The Lancet study has lent a lot of credence to Dr. Mark Gordon’s theory; “It has been my 11 years of experience in treating mild and moderate TBI cases that the replenishment of neuroactive and neurosteroids to optimal levels has offered the greatest impact and resolve in each patient’s condition.”
If the Lancet study proves correct, it will revolutionize how TBI/PTS patients are treated and could go a long way to removing the stigma long associated with PTS. Another factor to consider is the non-military population at large; many have survived car accidents, played sports or work in law enforcement where concussions are common, they too could see the effects of this revolutionary therapy.
Responding to the groundbreaking brain research Dr. Gordon, of the Millennium Center, said; “This is fantastic science showing that blast wave trauma can penetrate the skull and cause perforations in the cells of the brain. It has taken 100 years to figure this out so how much longer before they start treating the underlying sequalae of the trauma and address the inflammatory cascades and loss of important biochemical regulators of cognition and personality; the neurosteroids?”
The lead researcher in the Lancet study, Daniel Perl, a neuropathologist said, “What we found was a pattern of scarring that in 40 years of examining thousands of brains at autopsy I’ve never seen before and as far as I know is not described in any of the medical literature.” He also believes the implications of this discovery are weighty.
“It will mean reevaluating people we’ve labeled as having PTSD,” Perl said. “There’s nothing obvious in terms of treatment, but at least it suggests that one should not think about approaching the problem as a purely mental health problem.”
What it means for troops is astounding. Typically soldiers sent to the shrink to cope with PTS were handed bushels of psychotropic drugs that only masked the real problem, the treatment didn’t necessarily address the injuries the military troops exposed to blasts waves suffered. It means they could be reexamined. Dr. Perl says many of these symptoms “are also characteristic of PTSD, which afflicts an estimated 11 to 20 percent of all veterans of the wars in Iraq and Afghanistan in any given year.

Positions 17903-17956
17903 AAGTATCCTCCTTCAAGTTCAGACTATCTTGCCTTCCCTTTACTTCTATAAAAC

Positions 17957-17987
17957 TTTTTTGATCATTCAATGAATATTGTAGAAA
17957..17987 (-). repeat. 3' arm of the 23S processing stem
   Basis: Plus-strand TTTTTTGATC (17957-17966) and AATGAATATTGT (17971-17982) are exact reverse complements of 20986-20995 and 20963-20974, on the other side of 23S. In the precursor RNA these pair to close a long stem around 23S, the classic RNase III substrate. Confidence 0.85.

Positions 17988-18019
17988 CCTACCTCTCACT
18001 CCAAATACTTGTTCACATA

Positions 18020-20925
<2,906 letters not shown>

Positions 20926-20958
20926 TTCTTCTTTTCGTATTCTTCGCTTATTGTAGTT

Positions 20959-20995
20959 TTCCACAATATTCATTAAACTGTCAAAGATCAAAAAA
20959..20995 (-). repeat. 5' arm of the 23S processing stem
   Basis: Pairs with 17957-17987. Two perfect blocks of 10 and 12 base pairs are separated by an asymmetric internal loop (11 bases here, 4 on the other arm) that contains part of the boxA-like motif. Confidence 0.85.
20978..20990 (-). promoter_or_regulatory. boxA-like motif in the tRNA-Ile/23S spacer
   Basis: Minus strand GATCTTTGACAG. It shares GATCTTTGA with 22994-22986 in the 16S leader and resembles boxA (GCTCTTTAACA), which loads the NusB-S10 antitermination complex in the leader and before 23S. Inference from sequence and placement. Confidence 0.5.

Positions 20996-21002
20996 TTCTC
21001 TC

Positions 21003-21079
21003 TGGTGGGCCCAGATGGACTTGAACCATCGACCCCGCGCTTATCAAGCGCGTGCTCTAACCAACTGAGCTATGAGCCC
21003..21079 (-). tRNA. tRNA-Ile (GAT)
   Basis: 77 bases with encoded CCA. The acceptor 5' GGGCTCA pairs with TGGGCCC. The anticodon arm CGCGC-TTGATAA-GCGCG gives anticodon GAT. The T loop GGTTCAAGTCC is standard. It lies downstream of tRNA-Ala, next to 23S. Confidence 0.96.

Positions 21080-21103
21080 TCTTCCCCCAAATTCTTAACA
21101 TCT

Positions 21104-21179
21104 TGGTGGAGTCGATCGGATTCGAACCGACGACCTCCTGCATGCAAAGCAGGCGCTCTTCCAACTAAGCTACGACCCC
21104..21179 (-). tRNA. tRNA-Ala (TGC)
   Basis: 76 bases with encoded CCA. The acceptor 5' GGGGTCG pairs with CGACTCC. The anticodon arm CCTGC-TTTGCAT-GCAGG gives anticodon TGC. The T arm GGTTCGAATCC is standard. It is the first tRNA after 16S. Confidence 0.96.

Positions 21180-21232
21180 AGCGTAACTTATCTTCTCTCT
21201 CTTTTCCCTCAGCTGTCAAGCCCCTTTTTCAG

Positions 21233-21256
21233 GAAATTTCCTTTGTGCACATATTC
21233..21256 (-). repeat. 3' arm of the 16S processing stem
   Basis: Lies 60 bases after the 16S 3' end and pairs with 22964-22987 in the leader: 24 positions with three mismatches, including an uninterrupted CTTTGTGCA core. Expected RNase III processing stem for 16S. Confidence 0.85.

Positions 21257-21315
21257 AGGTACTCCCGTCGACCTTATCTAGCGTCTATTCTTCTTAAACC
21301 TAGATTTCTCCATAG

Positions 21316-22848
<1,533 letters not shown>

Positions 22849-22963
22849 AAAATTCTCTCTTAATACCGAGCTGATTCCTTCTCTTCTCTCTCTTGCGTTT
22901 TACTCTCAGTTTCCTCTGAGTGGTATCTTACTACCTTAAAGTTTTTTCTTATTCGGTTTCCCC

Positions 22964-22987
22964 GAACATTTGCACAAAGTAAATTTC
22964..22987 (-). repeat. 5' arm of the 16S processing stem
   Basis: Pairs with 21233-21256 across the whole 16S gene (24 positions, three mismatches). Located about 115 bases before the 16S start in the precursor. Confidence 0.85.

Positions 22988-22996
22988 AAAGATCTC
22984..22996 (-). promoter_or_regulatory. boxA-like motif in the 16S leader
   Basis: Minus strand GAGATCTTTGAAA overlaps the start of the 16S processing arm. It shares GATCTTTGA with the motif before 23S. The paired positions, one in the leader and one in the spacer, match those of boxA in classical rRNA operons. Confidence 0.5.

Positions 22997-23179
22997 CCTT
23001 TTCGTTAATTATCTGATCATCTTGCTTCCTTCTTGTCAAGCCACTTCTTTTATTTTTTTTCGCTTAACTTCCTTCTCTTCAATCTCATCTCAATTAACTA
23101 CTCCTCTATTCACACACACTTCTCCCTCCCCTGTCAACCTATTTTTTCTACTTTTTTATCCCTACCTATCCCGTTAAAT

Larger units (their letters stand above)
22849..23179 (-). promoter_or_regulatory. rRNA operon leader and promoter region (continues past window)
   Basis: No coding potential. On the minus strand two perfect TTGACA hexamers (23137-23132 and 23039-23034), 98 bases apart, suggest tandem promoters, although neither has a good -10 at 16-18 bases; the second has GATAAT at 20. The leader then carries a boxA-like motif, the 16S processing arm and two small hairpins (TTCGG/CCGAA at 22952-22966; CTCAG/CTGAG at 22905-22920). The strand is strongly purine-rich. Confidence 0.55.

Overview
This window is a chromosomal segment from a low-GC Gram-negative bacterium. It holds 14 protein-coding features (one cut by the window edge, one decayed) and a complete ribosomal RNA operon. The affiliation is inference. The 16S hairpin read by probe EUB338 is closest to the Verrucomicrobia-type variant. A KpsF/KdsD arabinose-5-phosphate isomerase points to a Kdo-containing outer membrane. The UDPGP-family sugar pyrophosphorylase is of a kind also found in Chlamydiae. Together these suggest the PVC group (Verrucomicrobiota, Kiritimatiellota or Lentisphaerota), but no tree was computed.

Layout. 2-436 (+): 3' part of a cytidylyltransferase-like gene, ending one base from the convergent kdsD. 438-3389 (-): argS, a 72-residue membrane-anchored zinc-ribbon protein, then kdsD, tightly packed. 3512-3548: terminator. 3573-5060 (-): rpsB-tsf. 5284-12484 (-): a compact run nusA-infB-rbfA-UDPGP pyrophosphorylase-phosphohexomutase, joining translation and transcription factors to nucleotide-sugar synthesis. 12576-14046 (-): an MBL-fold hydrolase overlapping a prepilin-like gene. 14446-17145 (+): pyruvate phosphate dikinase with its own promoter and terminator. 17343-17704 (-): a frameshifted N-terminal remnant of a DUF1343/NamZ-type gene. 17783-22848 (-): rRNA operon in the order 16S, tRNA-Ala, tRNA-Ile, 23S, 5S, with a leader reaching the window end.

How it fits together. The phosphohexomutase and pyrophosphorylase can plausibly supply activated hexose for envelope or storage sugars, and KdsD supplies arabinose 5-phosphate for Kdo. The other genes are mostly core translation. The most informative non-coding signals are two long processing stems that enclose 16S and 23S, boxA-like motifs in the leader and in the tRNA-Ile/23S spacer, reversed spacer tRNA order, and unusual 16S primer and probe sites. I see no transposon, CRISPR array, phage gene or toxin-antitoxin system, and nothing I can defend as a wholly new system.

Pre-study medical practices initially assumed the symptoms to be psychological.
To fully understand the science, Perl explains blast waves cause damage at the boundaries of different structures, such as “between brain matter and cerebrospinal fluids and between gray and white brain matter. That damage is consistent with experiments that have modeled blast waves’ effects on the different substances forming the brain.”
But the game changer for many service members is relieving the stigma attached to PTS.
“It comes back down to the stigma of mental illness,” said Jean Teichroew, Anxiety and Depression Association of America spokeswoman. “Military members also are afraid to speak out because it’s seen as a weakness. The VA [Veteran Affairs] has programs to try to combat that, too. But when you have a sergeant who doesn’t think you should be afraid of a bomb going off near you or seeing a dead body, that’s another issue.”
Still, the rate of diagnosed PTSD cases among Iraq and Afghanistan veterans is higher than the rate of cases associated with men and women who served in past conflicts. That abrupt spike has sparked an ongoing debate within American and British academia as to how common PTSD truly is among military personnel and veterans.”